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Your choice of 3 gun home defensive battery?

Discussion in 'Handguns' started by dmattaponi, May 2, 2018.

  1. Telstar

    Telstar Loaded Pockets

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    The term "assault rifle" as commonly used In the USA certainly has a definition which exists in several codified statutes around the Country. It also has a common language definition which we all know or ( at least) should know. It doesn't make a darn bit of difference what the Germans said about the STG44 during the world wars and it doesn't really matter that some people do not agree with the AR, AK variants and similar semi-automatic rifles being referred to as "assault weapons/rifles". Personal sentiment aside, the fact of the matter is that in many places within this Country AR/AK variants as well as many other similar semi auto rifles are considered "assault weapons". Reality is sometimes a hard truth.
     
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  2. Telstar

    Telstar Loaded Pockets

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    As far as having a "Battery" of self defense guns.. I don't really accept the premise. Should I find myself thrust into a armed conflict, I will likely enter into and end with a very singular weapon. The idea of fighting your way to a rifle or transitioning from this weapon to that, is probably not how its going to go down. Most firearm related SD actions which occur in the home are typically over in a matter or 4- 6 seconds from the onset of violence. I decided long ago that a handgun is the most wieldy in close quarters is the also the easiest to physically retain should a struggle over the weapon occur. To that end, I will have a Browning HiPower 9mm to defend my home and my wife has her Weatherby 20ga pump. My nightstand gun will change from time to time but more often than not, its the Browning HP.

    To those who mentioned an "assault rifle", it would certainly do the job of home defense but my vision of a "Rifle" is a distance weapon, not one that I am going to use within 20 feet. Additionally, a 16-20 in barrel is a fairly large instrument of leverage against you if someone should happen to get a hold of it. Add a sling and now you have a very large item of leverage and a noose around your body. Its not so bad if you have the luxury of having a small team with you but generally speaking, if its close quarters... No thanks.
     
  3. dmattaponi

    dmattaponi Loaded Pockets

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    I don't know that I NEED the AR next to my bed, but it's my option to keep it there and I want it there. some people (like me) are very well trained on them and shoot them better/faster/more accurately than a pistol. and I'm :censored: good with a pistol. I don't know what the situation may call for, but I want to only think about grabbing one thing that solves a number of problems. Here where I am the single burglar might be the most realistic problem, but wouldn't hurt to be prepared for a few. We also have wild animals, coyotes, snakes, occasionally dogs or groups of dogs. My AR is well equipped to handle any of those situations within about 100 yards or so of my house. I can shoot it one handed. I can hold my son while I carry/use it. I can more easily hit things moving at speed. I have enough ammo on board to contend with anything I expect, and the ammo works for my risk assessment. If I knew I was going into harm's way I would drop the nicest pistol in the world for a chance at a decent/reliable rifle. Rifles have more power, range, accuracy, etc than pistols. And since it's in my house, I don't have to worry about hiding it in my pants.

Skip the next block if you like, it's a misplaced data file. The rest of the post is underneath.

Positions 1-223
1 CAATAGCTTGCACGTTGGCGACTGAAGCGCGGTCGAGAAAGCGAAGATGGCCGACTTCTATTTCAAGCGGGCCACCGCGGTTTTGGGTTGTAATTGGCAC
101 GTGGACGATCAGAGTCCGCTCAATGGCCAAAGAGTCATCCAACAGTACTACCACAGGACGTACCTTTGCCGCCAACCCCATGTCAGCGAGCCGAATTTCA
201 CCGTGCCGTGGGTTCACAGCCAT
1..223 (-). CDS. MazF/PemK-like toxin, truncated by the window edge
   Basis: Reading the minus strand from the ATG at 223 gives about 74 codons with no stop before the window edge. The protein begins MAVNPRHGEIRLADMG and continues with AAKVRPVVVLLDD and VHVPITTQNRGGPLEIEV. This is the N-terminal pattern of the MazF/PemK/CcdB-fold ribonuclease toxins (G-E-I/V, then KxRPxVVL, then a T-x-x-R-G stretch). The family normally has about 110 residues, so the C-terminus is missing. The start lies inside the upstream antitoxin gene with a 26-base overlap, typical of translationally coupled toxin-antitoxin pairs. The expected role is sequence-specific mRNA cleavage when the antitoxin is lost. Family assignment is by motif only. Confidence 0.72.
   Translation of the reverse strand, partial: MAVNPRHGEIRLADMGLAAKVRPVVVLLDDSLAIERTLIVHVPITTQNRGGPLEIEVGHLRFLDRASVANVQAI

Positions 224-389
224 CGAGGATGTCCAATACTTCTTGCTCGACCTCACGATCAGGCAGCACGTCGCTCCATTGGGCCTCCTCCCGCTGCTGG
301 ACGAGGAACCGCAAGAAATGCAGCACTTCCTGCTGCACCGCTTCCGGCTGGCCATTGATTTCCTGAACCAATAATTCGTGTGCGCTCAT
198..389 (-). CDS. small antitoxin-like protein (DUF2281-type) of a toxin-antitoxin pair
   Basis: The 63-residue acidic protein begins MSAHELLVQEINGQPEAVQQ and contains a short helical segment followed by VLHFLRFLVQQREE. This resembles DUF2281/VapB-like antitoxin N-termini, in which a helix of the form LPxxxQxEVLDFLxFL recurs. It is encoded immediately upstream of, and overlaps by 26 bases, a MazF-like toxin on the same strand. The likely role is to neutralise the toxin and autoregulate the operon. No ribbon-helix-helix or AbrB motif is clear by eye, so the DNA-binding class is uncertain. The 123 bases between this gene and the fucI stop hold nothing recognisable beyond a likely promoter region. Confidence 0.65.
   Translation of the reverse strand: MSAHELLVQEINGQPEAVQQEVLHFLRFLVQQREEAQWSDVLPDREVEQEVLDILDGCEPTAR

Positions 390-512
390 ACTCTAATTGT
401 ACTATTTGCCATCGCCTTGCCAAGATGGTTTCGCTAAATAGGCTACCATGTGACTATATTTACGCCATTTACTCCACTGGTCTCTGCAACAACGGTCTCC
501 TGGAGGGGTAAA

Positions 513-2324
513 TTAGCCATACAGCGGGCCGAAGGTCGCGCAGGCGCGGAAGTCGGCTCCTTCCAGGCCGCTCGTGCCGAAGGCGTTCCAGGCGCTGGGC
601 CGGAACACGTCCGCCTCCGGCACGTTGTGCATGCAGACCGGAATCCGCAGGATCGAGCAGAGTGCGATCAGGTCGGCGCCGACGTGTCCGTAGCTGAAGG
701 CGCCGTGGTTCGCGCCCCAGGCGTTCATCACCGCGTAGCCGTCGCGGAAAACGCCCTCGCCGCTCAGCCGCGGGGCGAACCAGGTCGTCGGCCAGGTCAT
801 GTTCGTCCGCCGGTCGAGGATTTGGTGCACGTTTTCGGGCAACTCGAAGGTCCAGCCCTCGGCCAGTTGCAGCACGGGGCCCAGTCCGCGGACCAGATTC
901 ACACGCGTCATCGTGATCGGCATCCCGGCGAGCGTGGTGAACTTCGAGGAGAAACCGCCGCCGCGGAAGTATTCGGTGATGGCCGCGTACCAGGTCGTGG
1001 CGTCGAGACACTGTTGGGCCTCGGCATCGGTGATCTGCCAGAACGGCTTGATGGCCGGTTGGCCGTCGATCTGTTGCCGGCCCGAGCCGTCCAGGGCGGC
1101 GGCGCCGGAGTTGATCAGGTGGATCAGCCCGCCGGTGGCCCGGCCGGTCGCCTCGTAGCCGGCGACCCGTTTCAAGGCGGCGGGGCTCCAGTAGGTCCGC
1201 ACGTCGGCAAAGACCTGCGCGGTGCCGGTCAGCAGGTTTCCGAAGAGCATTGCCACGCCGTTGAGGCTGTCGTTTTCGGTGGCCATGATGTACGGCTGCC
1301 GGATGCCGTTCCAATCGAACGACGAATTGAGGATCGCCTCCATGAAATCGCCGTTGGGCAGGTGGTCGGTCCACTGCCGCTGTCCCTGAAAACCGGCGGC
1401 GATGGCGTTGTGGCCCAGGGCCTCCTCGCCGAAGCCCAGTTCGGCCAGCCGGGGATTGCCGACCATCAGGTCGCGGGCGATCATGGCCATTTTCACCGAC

if you don't want to keep a long gun handy, fine, don't, I have no qualms with what you do. don't give me crap for what I decide to do.[/QUOTE]

    Hear, hear!


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  4. bruno_go

    bruno_go Loaded Pockets

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    1) Glock 17 or FN 509 or CZ P10 or Walther Creed (budget option);
    2) Remington 870 or Mossberg 930 (with extender);
    3) BCM M4 16" barrel 5,56;
     
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  5. steviesterno

    steviesterno Loaded Pockets

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    true, but that's not the only definition of a rifle. mine has a 7" barrel and shoots 300BO. it is just under 24" long, and tucked into my shoulder it's actually a smaller and less grab-able package than me with a pistol sticking out. Also it's easier to retain something I have both hands on and a shoulder, and if anybody grabs it I'm just going to pull the trigger until they stop.

    I think a big thing is the lay out of your house. I have a 2 story and a good spot at the top of the stairs. I can be there, everybody in my family is behind me, and I have a good view of the doors and windows. You can't sneak up close either.
     
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  6. Tesla

    Tesla Loaded Pockets